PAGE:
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In England, over 424,000 child care places, including pre-school and out of school child care places (including child minding places), have been created since April 1997. For the current financial year, 200102, a total of £188 million has been made available to support the creation and sustainability of good quality, affordable child care places and complementary special projects. Of the total, the Government have made £149 million available to early years development and child care partnerships, which includes £46 million from the neighbourhood nurseries initiative, and the European Social Fund has made £39 million available for special projects.
Mr. Grieve: To ask the Secretary of State for the Home Department how much has been spent by the Home Office on advertising in the past two years; what the cost and purpose of each advertising campaign was; which advertising agencies were involved in each campaign; and if he will make a statement.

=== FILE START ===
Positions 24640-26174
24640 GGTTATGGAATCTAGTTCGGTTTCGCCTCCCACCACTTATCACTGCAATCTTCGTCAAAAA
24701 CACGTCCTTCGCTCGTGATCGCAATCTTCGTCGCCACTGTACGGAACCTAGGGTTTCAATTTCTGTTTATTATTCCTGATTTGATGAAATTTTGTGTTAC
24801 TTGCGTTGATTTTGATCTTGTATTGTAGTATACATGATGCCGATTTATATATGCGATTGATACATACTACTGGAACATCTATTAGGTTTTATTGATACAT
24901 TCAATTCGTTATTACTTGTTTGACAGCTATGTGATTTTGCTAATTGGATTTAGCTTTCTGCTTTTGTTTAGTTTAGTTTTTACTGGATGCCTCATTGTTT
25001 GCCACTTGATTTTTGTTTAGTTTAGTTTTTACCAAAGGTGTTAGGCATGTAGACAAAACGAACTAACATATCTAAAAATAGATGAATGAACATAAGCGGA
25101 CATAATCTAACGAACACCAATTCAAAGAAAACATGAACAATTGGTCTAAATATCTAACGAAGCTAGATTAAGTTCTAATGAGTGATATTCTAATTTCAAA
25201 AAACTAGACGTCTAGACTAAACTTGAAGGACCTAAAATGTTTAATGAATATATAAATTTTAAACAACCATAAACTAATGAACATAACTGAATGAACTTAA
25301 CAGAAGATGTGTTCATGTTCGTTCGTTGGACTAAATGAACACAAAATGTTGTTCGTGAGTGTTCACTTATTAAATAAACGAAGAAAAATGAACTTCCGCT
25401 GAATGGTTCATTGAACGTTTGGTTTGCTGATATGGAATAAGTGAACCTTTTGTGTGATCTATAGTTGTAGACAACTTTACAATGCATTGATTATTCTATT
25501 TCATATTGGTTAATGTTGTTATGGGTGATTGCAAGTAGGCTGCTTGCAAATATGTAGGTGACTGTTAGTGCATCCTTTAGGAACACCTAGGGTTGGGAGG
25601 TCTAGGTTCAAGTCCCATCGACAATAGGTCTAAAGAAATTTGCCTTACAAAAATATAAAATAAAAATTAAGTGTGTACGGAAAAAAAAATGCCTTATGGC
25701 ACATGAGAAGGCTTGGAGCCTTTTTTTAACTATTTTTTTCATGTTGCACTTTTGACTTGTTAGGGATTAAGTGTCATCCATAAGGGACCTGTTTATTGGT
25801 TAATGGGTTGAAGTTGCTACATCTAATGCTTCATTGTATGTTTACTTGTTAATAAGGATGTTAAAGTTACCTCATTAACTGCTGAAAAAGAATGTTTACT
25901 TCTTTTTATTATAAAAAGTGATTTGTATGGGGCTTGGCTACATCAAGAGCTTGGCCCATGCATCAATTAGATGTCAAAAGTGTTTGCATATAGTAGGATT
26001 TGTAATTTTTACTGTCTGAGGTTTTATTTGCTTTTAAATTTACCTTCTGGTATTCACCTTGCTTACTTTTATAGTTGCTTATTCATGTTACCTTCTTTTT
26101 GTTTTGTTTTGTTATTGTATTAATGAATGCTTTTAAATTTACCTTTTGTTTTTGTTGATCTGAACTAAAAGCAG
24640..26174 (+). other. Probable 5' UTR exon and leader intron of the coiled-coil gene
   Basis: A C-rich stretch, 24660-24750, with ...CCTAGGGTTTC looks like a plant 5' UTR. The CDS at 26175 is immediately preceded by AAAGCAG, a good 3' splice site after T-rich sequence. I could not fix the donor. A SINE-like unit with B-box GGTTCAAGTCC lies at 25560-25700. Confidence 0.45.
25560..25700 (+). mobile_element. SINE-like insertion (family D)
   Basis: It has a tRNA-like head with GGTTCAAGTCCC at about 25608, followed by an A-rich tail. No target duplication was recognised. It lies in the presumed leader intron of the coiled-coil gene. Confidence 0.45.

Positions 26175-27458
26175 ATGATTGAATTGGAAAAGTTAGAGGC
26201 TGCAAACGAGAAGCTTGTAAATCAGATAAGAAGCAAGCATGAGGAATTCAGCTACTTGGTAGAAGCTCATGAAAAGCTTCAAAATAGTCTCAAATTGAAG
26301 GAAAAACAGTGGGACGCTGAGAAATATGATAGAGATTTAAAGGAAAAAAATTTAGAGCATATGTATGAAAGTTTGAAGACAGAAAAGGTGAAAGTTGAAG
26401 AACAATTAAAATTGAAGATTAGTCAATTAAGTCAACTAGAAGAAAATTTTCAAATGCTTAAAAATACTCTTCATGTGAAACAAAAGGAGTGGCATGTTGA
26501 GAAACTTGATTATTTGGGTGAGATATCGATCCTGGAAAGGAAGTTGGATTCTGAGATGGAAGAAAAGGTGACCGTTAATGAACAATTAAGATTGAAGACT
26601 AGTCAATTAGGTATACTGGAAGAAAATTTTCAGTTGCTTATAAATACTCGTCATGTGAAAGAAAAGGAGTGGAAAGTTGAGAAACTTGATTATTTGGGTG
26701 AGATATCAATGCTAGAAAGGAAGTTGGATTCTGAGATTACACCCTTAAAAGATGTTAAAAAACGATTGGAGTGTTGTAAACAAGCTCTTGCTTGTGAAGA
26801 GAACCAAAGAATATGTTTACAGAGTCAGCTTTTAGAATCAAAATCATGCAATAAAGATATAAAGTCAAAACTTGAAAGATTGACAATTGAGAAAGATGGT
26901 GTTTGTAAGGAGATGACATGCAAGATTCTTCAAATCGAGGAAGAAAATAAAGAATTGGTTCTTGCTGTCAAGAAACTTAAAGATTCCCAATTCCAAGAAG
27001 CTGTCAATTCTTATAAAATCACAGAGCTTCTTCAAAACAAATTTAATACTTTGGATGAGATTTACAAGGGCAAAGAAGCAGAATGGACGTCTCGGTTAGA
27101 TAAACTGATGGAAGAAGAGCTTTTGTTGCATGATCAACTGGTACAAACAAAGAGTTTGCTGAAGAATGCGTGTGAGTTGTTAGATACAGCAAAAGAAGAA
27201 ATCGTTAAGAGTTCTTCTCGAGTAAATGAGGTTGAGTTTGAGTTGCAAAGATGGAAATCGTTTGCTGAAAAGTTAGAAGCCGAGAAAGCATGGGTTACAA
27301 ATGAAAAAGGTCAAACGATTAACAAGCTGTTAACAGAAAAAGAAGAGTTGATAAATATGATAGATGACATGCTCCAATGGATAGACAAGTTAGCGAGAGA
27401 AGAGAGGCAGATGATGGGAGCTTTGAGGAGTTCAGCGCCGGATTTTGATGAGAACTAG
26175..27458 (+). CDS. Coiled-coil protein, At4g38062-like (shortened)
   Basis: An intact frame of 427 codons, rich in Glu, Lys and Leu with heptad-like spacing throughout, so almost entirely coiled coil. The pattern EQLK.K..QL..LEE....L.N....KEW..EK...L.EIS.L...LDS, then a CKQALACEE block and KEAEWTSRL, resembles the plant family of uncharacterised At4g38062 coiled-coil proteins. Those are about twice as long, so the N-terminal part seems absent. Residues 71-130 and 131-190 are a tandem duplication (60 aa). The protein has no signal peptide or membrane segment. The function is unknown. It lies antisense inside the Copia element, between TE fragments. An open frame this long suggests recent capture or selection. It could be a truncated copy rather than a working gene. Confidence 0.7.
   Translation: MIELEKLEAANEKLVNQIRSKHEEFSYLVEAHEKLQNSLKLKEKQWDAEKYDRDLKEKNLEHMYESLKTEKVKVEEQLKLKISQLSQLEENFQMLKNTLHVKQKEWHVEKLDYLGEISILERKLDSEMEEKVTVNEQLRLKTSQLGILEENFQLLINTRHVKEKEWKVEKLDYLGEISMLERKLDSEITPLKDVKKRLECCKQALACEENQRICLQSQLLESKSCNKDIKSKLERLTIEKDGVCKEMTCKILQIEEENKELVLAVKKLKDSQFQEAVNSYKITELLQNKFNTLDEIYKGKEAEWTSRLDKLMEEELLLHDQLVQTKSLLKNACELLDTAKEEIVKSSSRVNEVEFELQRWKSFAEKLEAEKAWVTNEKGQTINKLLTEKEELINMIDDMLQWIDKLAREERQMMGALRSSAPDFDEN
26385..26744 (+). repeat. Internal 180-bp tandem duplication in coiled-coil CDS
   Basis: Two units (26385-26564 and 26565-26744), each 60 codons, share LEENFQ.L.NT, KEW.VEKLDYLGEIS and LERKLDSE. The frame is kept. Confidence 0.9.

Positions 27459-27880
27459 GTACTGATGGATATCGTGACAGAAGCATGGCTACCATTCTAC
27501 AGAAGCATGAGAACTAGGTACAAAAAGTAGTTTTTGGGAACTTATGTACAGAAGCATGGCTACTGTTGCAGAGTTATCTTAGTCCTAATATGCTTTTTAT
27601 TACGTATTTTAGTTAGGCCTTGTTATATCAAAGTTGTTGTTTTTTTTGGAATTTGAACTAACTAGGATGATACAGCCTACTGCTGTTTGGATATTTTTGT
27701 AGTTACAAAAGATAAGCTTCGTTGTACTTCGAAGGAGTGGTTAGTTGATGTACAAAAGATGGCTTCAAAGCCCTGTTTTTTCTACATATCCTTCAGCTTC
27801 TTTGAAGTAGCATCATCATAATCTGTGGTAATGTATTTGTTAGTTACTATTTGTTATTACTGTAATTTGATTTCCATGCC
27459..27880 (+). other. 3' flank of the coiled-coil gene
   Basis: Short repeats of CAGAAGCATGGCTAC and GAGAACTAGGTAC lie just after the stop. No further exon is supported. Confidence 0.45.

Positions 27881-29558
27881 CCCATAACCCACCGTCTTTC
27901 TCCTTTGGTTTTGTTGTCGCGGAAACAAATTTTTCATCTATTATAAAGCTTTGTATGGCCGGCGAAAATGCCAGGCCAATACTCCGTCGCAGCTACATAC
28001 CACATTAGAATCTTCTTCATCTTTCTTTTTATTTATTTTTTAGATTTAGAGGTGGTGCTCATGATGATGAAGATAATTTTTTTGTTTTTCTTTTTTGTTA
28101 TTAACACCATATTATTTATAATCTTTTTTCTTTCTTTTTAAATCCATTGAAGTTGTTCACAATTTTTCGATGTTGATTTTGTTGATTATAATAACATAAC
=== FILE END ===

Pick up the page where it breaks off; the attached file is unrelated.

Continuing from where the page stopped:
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Norman Baker: To ask the Secretary of State for the Home Department what changes he has made to his Department's practice in respect of environmental appraisals to reflect the recommendations contained in the Environmental Audit Committee's 5th report of Session 19992000, HC 341. 
Angela Eagle: [holding answer 16 January 2002]: A section on environmental appraisals is included within the Department's Policy Checklist, which staff have been commended to use by the Permanent Secretary. The ministerial website also states that policy submissions should include a paragraph on environmental considerations.
The Prison Service Management Board has agreed that all new policies and programmes should be subject to environmental screening and appraisal. This will apply to submissions to Ministers, papers to the Prison Service Management Board and Operational Policy Group and to business cases in respect of prison maintenance and construction work.